With its old run-flat tyres, the LC didn’t feel like it could ride, handle or steer to its true dynamic potential, but it’s now much, much better in all three respects. The car has both the width and the apparent heft of a GT rather than a front-engined sports car, yet now has respectable ride isolation to match, as well as a clear sense of compliance over undulating roads. The 21in wheels do introduce some fussiness and knobbliness into the cabin over sharper inputs and around town, but the fallout to the car’s secondary ride isn’t nearly as intrusive as it used to be.

Out of town, lateral body control is quite good and taut, and the LC steers keenly, with balance, and with some newly reassuring heft and feel. You perceive the car’s weight much more as it begins to heave and float a little when you take cross-country roads at brisker speeds, but not nearly so much when it’s changing direction. Even then, it’d be uncharitable not to make at least some allowance for the car’s comfortable tuning bias.

Lexus has added some extra crank speed to the rev range of the LC 500h's V6 petrol engine, which will now spin all the way to 6600rpm if you want it to (and it doesn’t sound half bad when it does, actually). But it’s on part-throttle responsiveness where this Lexus’s performance has benefitted the most. Dial the drive mode selector into Sport S or Sport S+ and you get a sizeable slug of torque from the electric motor with every half-pedal request for roll-on acceleration – so much so that it makes the V6 feel more like a turbocharged motor than an atmospheric one.

The gearbox operates much more like an old-school torque-converter unit than one of Lexus’s other three-speed-food-mixer-like hybrid drive systems. It does seem to shift up through a sequence of defined speeds even when you’re picking up speed quite gently, and it’s nicely responsive, too, when dropping down through the ’box in kickdown (although it still slips a little when doing so, and also when under lots of load). 

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It has a paddle shift manual mode, but it doesn’t deliver shifts very quickly or positively, and the closely stacked feel of having 10 sometimes slurry ratios to flick through isn’t the greatest encouragement to use it. Brake pedal feel remains squishy and a little ill-defined. But leave the driveline to its own devices and there’s plenty to enjoy about whisking this car along at a civilised, supple, ground-covering canter.

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Should I buy one?

The irreducible, bottom-line, real-world abilities of this powertrain are hard to argue with. Put your foot down and the LC 500h takes off very quickly. Ease off and it’ll do 40-45mpg in its urban-dwelling Eco mode without making you try. Just stroke the car along normally and you’ll find there’s good drivability, lots of accessible torque, and top-level mechanical refinement evident, too.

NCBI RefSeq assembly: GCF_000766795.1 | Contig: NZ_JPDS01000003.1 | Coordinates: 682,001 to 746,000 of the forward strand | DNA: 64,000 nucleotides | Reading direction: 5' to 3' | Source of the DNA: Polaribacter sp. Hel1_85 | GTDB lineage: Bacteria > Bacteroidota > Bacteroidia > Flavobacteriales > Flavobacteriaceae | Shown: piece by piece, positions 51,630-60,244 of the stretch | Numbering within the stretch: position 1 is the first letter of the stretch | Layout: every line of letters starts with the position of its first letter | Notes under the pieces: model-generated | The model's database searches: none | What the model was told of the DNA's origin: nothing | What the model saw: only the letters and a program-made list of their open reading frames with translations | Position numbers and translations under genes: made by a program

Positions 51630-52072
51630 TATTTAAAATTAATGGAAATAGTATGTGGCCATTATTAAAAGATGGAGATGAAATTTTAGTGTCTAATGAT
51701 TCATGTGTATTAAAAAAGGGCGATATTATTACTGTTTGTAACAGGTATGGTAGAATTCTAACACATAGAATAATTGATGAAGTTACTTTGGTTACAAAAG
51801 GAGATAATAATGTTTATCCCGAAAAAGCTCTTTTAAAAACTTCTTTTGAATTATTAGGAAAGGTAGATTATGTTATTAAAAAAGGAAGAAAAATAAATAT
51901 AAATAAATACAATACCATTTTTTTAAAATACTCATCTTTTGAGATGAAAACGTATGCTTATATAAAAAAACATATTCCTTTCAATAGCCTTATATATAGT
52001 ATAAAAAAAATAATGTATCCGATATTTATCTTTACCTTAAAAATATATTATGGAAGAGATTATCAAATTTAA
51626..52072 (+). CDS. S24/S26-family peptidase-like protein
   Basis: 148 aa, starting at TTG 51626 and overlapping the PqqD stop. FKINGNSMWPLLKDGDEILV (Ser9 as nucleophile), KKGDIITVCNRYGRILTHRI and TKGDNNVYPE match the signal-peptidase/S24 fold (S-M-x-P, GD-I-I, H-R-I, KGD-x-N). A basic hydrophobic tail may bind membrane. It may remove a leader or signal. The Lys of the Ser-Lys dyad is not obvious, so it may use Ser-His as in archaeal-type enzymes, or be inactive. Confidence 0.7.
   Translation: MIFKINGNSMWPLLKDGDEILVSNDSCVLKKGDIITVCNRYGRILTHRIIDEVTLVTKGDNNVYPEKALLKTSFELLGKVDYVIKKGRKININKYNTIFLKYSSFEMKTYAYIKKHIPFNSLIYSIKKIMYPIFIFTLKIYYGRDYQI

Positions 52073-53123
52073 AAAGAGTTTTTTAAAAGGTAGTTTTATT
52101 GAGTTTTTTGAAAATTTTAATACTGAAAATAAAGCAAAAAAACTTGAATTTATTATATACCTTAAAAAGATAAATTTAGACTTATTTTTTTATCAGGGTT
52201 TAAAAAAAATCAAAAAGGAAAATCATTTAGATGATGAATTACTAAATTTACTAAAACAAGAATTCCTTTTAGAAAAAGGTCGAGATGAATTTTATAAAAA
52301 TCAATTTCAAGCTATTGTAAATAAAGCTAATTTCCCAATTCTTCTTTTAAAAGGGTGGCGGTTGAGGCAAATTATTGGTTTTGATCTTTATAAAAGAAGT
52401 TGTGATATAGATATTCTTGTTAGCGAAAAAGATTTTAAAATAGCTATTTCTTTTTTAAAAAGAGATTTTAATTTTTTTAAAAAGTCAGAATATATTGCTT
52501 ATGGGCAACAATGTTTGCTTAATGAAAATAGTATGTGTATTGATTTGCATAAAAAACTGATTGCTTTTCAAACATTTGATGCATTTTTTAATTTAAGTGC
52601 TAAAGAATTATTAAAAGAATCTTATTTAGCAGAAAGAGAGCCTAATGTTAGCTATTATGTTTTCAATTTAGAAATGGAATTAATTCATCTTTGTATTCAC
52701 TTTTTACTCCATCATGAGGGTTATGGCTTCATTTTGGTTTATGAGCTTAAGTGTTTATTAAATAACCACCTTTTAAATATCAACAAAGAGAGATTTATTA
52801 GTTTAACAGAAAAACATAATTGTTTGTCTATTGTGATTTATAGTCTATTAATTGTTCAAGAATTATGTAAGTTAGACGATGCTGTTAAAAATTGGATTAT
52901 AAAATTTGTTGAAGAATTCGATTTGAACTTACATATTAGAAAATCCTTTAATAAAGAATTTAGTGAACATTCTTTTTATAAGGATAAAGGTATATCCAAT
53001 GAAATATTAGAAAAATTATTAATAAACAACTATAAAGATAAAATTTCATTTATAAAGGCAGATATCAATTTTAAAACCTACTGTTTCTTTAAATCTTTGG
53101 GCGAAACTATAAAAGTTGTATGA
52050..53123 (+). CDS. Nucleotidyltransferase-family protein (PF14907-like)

For drivers who don’t crave a particularly close sense of connection to the major mechanicals of their car, and who don’t care which gear they’re accelerating or cornering in so long as it’s happening just-so, the LC 500h should do very nicely, then. 

It’s still not quite a sports car and not quite a muscle coupé, especially not with this powertrain; but it is a better and more enjoyable everyday-use luxury tourer than it used to be, if you’re willing to pack lightly on those long weekend trips away. And it’d be a very nice thing to gaze at out of the second-storey bedroom window of your Cotswold country hotel, wouldn’t it? Just a little bit weird, granted, but really very nice indeed.

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Matt Saunders

Matt Saunders Autocar
Title: Road test editor

As Autocar’s chief car tester and reviewer, it’s Matt’s job to ensure the quality, objectivity, relevance and rigour of the entirety of Autocar’s reviews output, as well contributing a great many detailed road tests, group tests and drive reviews himself.

Matt has been an Autocar staffer since the autumn of 2003, and has been lucky enough to work alongside some of the magazine’s best-known writers and contributors over that time. He served as staff writer, features editor, assistant editor and digital editor, before joining the road test desk in 2011.

Since then he’s driven, measured, lap-timed, figured, and reported on cars as varied as the Bugatti Veyron, Rolls-Royce PhantomTesla RoadsterAriel Hipercar, Tata Nano, McLaren SennaRenault Twizy and Toyota Mirai. Among his wider personal highlights of the job have been covering Sebastien Loeb’s record-breaking run at Pikes Peak in 2013; doing 190mph on derestricted German autobahn in a Brabus Rocket; and driving McLaren’s legendary ‘XP5’ F1 prototype. His own car is a trusty Mazda CX-5.

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Bimfan 29 June 2021

Japanese designs at the moment seem to be the most edgy and interesting. Really like the look of this.

Deputy 29 June 2021

So basically a superb grand tourer then (As Scout says below).  Comfy for the 98% of motorway miles and traffic on the way to the Cotswold hotel, yet fun enough for the 2 miles of A road at either end and looking cool yet different when you arrive!  I'm very tempted to get a 2 year old V8 version.

275not599 29 June 2021
Who wants to go grand touring with four people? How unromantic. A boot and an upholstered space behind the front seats to chuck stuff is perfect. That's what the Aurelia B20 had, and it invented the term.